U.S. President Donald Trump | Photo by Chip Somodevilla/Getty Images
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The fallacy in Trump’s thinking is that displaced, uneducated industrial workers can fill the vacuum created by packing off expatriate knowledge workers.

While carping Left, liberals are quick to compare Donald Trump with Narendra Modi, on the H-1B visa issue, Trump’s real intellectual peer is Rahul Gandhi. When Rahul Gandhi takes a jab at Modi’s “Fake in India programme”, he is as off the mark as Trump wanting to “bring back coal jobs” to “make America great again”.

In a digital world, talent is the new hardware, and data, not coal, is the fuel. Human judgement, knowledgeable insight and creativity are the raw materials, which will give nations their competitive advantage in the future.

No wonder, netizens have spotted books on AI on Xi Jinping’s bookshelf.  Here, Modi with his plan to create a trillion dollar digital economy (as ThePrint reported) is ahead of the curve over both Trump and Rahul. But that is jumping the gun.

In a world where all geopolitical issues – foreign policy, economics et al – are decided on Twitter, another eminent NRI intellectual of a Washington-based think tank tweeted a RaGa-esque question – why has Modi not created 750,000 jobs? The implication seems to be, had Modi been able to attract more brick and mortar investments to India in the last three years, there would be more jobs for these returning Indians.

Even if one were to accept that argument conditionally, the big factories would not have absorbed the potential H-1B repatriate software engineers. Nor would MNREGA have been a solution for them, as Rahul Gandhi may suggest.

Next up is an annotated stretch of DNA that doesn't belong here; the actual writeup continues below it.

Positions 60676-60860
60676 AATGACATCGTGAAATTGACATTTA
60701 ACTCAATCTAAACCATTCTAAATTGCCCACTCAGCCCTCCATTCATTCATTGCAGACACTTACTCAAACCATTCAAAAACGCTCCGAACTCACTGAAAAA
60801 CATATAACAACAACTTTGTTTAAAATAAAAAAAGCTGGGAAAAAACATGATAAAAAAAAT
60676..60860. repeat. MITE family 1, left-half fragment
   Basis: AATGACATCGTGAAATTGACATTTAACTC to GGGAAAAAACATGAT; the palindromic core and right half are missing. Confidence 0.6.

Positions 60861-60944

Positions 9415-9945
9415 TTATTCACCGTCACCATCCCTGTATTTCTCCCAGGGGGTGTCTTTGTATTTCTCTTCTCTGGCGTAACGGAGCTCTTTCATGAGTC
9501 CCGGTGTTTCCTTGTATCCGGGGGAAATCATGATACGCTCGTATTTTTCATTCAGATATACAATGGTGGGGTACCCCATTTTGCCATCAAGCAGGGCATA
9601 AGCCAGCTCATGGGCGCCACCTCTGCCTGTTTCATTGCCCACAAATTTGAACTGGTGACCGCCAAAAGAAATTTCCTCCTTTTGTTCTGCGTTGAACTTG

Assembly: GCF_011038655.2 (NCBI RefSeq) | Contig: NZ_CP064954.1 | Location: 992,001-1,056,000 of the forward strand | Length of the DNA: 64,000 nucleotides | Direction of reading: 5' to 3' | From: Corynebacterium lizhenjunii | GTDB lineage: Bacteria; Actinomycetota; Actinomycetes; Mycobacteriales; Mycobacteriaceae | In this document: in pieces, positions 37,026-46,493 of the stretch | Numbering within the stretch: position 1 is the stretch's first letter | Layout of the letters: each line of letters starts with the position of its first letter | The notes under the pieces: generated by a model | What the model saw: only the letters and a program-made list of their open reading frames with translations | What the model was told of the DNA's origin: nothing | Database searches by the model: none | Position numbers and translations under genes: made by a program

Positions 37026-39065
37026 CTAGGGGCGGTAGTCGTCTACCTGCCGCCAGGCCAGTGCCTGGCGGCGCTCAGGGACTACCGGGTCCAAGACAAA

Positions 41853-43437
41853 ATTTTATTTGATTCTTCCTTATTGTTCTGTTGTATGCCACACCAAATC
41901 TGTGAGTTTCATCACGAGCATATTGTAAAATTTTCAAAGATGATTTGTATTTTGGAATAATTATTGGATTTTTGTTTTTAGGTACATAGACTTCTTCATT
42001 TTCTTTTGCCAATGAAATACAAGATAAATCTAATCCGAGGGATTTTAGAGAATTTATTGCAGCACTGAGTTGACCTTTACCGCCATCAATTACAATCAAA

Conversely, the fallacy in Trump’s thinking is that displaced, uneducated industrial workers can fill the vacuum in STEM jobs that will be created by packing off expatriate knowledge workers from the US. Reskilling, as we know, is easier said than done. If India is accused of not investing in education over the years, the US has done even worse. So, it is unlikely that even the next generation of Americans will be able to seamlessly slide into the space created by reverse migration of foreigners on US soil.

The next wave belongs without doubt to artificial intelligence, creativity and design. That is why Microsoft, Google, Facebook and others are investing heavily in AI.

China has been preparing for this shift by investing in education. While it may have stolen a march on talent, it lacks credibility and trust for handling “Big Data” – the most critical resource for AI, as it continues to stifle human expression on the internet. A senior executive of a creative major told me how they were forced to shut their design shop in China for fear of hacking and piracy.

India, with its long track record in ITES, scores high on both trust and talent. In spite of where Trump lands on this new whim, India is poised to leapfrog towards a digital and AI future with its long track record in ITES scores and democratic expression.

Not missing a chance to bash Modi, another US based Indian academic has written the H-1B Indian worker in Trump’s USA is like the Muslims in Modi’s India. While the comparison is at best odious, it is disingenuous to turn an existential issue into a debate about nationalism.

For a moment being the Devil’s – nay Trump’s – advocate, what is the likely composition of these 750,000 H-1B visa holders on the skills map? One knows of many young engineers from Bengaluru who have moved to the US and Canada simply by being on the immigration conveyor belt and settling for jobs much below their calibre and not necessarily at a pay scale higher than what they would have earned back home in India. Trump’s threat may actually be a moment of truth for these young men and women to revisit their options.

Irrespective of one’s political leanings, it would be naïve to wish away the trend towards nationalism sweeping the world. But, if nationalism can be channelled to take advantage of the opportunity that would arise out of this global shift and position India for the next wave on the digital frontier, this could indeed be the disruption that was required to reverse the tide towards India.

Sandip Ghose is a marketing executive and popular blogger on current affairs. He is on Twitter @SandipGhose

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